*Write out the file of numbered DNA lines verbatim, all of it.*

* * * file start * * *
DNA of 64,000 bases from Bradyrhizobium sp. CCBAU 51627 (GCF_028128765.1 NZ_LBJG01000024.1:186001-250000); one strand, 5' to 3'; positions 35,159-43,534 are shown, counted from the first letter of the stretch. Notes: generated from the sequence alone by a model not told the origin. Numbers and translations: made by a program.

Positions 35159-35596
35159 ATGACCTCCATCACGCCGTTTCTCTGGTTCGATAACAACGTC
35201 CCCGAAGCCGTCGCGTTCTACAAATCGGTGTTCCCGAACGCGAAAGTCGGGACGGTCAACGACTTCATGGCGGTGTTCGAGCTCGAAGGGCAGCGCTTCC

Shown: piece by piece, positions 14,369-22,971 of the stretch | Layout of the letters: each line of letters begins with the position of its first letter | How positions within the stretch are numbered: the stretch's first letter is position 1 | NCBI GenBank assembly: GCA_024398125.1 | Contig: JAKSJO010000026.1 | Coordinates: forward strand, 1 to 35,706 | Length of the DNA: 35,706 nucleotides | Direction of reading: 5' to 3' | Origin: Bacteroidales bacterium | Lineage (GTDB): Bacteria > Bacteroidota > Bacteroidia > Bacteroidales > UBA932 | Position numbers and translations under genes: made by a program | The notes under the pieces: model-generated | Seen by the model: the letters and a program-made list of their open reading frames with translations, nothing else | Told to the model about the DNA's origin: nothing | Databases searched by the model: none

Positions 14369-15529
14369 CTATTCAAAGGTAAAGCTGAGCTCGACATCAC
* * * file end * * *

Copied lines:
DNA of 64,000 bases from Bradyrhizobium sp. CCBAU 51627 (GCF_028128765.1 NZ_LBJG01000024.1:186001-250000); one strand, 5' to 3'; positions 35,159-43,534 are shown, counted from the first letter of the stretch. Notes: generated from the sequence alone by a model not told the origin. Numbers and translations: made by a program.

Positions 35159-35596
35159 ATGACCTCCATCACGCCGTTTCTCTGGTTCGATAACAACGTC
35201 CCCGAAGCCGTCGCGTTCTACAAATCGGTGTTCCCGAACGCGAAAGTCGGGACGGTCAACGACTTCATGGCGGTGTTCGAGCTCGAAGGGCAGCGCTTCC

Shown: piece by piece, positions 14,369-22,971 of the stretch | Layout of the letters: each line of letters begins with the position of its first letter | How positions within the stretch are numbered: the stretch's first letter is position 1 | NCBI GenBank assembly: GCA_024398125.1 | Contig: JAKSJO010000026.1 | Coordinates: forward strand, 1 to 35,706 | Length of the DNA: 35,706 nucleotides | Direction of reading: 5' to 3' | Origin: Bacteroidales bacterium | Lineage (GTDB): Bacteria > Bacteroidota > Bacteroidia > Bacteroidales > UBA932 | Position numbers and translations under genes: made by a program | The notes under the pieces: model-generated | Seen by the model: the letters and a program-made list of their open reading frames with translations, nothing else | Told to the model about the DNA's origin: nothing | Databases searched by the model: none

Positions 14369-15529
14369 CTATTCAAAGGTAAAGCTGAGCTCGACATCAC